Stevens-Johnson Syndrome (SJS)

WHAT IS IT?

Stevens-Johnson syndrome (SJS) is an allergic drug reaction that is triggered by a variety of medications. It presents as a erythematous rash, and results in mucocutaneous and skin lesions that form vesicles and ulcerate.

Example of SJS (image source)
RELEVANT TERMINOLOGY

Erythema multiforme (EM) that involves the oral mucosa/lip is classified as SJS.

Toxic epidermal necrolysis (TEN) is a more severe form of SJS (where >30% of the body is involved).

WHY IS IT A PROBLEM?

SJS can be a life threatening condition. Other than have extremely painful rashes, if the patient has such bad mucocutaneous lesions in the mouth, it can cause their throat to swell and close, needing emergent intubation In addition, these lesions are treated like burns, and with any burns or erosion of the skin we are worried about loss of fluids, electrolyte imbalance, bacteremia (bacteria can now penetrated the skin and make the patient have a worse infection).

WHAT IS THE INITIAL PRESENTATION?

Patient Chief Complaints:

  • Rash: a rash that itches and presents throughout the body and face that desquamates. It is erythematous, with macules and possibly pruritic centers.
  • Prodromal symptoms of Influenza: Prodromal symptoms of influenza, such as fever, cough, sore throat, myalgia’s may be present before the appearance of the rash.
WHAT ARE IMPORTANT ELEMENTS OF THE MEDICAL HISTORY?

Medical History: Recent usage of drugs associated with causing SJS are listed below

WHAT ARE IMPORTANT FEATURES OF THE PHYSICAL EXAM?

Vital Signs:

These can be variable however this condition will often times present with vital signs that are normal. The patient may have a fever (sometimes part of their prodromal symptoms).

HEENT Exam:

  • Injected conjuctivae are common
  • Ulcers/lesions around the mouth: most SJS patients will have mucousal involvement)

Dermatological Exam:

  • Erythematous macules/vesicles/bullae can all be presentations of the rash (and this depends a bit on the timing of when it is caught).
  • Nikolsky’s sign may be present: the skin of the patient may be easy to exfoliate/may slough off.
  • Epidermal necrosis often present: especially during later stages of the condition.
  • Sparing of scalp, palms, and soles of feet: these regions are rarely involved in SJS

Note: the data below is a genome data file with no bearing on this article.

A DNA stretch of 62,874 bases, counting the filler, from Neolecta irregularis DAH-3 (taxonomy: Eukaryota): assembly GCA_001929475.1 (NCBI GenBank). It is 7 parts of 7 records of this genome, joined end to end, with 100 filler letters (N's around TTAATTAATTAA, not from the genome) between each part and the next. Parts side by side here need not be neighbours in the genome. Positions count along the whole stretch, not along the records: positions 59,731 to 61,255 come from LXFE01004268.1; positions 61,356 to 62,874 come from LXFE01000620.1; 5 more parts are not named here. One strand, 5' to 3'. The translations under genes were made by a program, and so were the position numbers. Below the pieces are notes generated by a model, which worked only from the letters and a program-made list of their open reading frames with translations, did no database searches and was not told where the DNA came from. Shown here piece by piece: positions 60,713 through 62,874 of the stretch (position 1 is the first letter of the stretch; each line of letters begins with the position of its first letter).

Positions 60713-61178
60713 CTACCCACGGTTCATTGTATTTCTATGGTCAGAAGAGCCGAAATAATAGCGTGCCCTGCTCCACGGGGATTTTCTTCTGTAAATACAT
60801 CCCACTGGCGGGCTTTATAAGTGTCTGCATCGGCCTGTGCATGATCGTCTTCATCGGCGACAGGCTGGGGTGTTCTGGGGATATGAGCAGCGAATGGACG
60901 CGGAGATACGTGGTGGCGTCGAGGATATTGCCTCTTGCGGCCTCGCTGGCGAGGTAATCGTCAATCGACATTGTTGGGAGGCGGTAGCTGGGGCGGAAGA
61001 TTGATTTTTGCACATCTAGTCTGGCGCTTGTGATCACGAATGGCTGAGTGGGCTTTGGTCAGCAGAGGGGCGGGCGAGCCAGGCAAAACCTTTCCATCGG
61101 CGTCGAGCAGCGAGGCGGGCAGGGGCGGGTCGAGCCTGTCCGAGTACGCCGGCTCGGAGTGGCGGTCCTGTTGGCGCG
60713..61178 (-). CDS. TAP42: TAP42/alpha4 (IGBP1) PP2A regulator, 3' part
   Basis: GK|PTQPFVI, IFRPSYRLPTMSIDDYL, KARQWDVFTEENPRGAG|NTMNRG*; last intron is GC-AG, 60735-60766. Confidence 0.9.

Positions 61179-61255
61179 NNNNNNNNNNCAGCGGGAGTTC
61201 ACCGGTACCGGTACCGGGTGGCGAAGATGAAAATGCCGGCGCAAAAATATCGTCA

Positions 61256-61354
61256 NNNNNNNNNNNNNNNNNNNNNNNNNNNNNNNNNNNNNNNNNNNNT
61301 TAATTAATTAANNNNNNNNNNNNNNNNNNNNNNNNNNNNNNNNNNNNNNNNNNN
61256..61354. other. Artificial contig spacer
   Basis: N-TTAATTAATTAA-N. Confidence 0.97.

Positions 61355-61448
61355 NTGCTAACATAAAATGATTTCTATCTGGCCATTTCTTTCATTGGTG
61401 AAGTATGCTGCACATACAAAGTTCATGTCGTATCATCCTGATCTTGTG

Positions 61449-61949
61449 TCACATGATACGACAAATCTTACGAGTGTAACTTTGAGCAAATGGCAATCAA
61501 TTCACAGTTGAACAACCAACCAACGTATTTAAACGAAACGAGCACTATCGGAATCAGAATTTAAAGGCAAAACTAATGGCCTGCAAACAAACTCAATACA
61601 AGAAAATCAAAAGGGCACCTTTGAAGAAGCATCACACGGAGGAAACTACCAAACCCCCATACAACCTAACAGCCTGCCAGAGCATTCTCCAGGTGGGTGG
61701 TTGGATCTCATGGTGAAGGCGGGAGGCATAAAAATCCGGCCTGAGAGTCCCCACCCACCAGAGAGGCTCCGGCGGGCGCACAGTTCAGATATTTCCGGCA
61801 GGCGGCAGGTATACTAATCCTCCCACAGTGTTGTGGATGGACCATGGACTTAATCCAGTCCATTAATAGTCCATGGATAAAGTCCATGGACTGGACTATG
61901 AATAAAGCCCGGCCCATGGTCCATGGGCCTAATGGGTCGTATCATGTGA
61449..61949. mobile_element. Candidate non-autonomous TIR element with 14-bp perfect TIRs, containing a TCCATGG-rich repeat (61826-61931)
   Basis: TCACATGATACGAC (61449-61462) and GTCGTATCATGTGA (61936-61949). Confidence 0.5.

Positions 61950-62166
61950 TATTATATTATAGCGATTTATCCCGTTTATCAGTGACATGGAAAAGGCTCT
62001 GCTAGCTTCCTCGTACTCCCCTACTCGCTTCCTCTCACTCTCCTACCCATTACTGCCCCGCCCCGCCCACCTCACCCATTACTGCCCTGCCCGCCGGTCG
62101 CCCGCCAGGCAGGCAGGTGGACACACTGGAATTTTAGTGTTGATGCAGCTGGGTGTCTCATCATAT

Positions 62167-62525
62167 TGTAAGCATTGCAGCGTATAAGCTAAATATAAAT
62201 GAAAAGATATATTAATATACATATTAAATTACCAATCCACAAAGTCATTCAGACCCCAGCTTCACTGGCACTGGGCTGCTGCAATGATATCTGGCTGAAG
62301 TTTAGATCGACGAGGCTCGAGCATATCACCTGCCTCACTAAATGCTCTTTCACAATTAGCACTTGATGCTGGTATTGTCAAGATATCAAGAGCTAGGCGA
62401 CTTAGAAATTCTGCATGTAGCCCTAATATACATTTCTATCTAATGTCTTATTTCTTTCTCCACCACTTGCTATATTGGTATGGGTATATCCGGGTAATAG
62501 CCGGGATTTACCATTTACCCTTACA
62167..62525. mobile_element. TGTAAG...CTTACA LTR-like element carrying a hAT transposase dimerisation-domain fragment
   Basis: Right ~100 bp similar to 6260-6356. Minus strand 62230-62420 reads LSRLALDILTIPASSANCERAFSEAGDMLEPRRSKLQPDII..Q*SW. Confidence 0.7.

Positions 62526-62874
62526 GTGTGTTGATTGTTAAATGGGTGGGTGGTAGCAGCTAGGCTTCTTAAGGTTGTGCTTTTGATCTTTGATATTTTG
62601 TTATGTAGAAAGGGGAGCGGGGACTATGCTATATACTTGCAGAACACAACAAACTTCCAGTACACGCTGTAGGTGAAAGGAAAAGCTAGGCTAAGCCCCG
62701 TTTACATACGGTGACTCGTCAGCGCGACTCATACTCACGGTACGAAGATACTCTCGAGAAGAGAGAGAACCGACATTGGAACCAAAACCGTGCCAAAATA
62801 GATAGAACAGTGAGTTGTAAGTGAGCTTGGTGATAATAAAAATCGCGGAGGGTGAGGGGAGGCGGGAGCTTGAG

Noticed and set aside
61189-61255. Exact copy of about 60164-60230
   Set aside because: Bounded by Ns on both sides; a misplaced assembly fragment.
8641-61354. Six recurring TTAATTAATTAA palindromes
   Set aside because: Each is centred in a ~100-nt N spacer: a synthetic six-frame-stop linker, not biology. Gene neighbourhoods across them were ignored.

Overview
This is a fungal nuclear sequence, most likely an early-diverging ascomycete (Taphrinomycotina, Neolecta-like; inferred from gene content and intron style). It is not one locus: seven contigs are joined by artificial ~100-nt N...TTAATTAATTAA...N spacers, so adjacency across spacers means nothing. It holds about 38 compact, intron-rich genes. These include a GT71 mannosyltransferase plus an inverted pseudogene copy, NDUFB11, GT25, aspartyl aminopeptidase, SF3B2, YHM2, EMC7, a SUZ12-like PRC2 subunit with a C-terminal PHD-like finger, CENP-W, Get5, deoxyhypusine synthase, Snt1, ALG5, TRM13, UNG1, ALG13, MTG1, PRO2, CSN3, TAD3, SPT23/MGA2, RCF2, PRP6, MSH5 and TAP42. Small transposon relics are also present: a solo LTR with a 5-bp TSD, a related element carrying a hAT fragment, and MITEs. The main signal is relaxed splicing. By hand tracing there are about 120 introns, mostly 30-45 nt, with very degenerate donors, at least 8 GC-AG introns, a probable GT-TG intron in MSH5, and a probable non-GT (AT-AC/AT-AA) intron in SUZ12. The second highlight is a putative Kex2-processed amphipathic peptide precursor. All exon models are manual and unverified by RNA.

CLINICAL WORKUP: SERUM STUDIES

SJS is more of a clinical diagnosis, not requiring much blood work. With this in mind complications of SJS (such as a superimposed infection) may cause serum abnormalities such as an elevated white count.

CLINICAL WORKUP: CULTURES

Lesion cultures: Bacterial and fungal cultures should be taken from the lesion sites due to high risk of superinfection.

CLINICAL WORKUP: BIOPSY

Skin Biopsya biopsy can be used to confirm the diagnosis and excluding other conditions. Inflammatory infiltrates composed of t-lymphocytes may be seen in the dermis. Although this is not diagnostic, it can help narrow down the differential along with your other lab tests and clinical presentation.

Histological staining of a skin biopsy from a patient with SJS. It shows the present of many lymphocytes in the dermis, as well as epidermal necrosis (image source).
PATIENT MANAGEMENT: DISEASE TREATMENT

Discontinue offending agent: the first therapeutic step will be to stop administering the medication that is believed to be causing the SJS.

Supportive care: often times will involve…

  • Fluid resuscitation
  • Nutritional support
  • Wound care: the process of re-epithelization of the skin begins after a few days and takes around 2-4 weeks before it is completed
WAS THERE A WAY TO PREVENT IT?

Avoiding medications with a high risk for this condition can sometimes prevent SJS from occurring. When possible, taking other comparable drugs (with more favorable side effect profiles) can be advantageous to trying and prevent cases of SJS.

Titrating medications known to cause SJS: this is commonly done with the anti-epileptic lamotrigine when patients begin using it. Close monitoring and careful titration of such medications can prevent SJS from occurring, and can make sure patients who develop symptoms and treated quickly.

WHAT ELSE ARE WE WORRIED ABOUT?

Infection: the loss of skin (due to necrosis) can put patients at higher risk for a superimposed infection. The most common cause of superimposed infections are S. aureusP. aeruginosa, and Enterobacteriaceae organisms.

OTHER HY FACTS?

Classic presentation on exams: patient who began a new drug and develops a rash involving the mouth and the body must be considered for SJS.

Epilepsy drugs that cause SJS include: lamotrigine, ethosuximide, phenytoin, carbamazepine,

ARCHIVE OF STANDARDIZED EXAM QUESTIONS 

This archive compiles standardized exam questions that relate to this topic.

ACKNOWLEDGEMENTS

A very special thanks goes to Ben Sinyor for contributing to this page.

 

Page Updated: 03.27.2018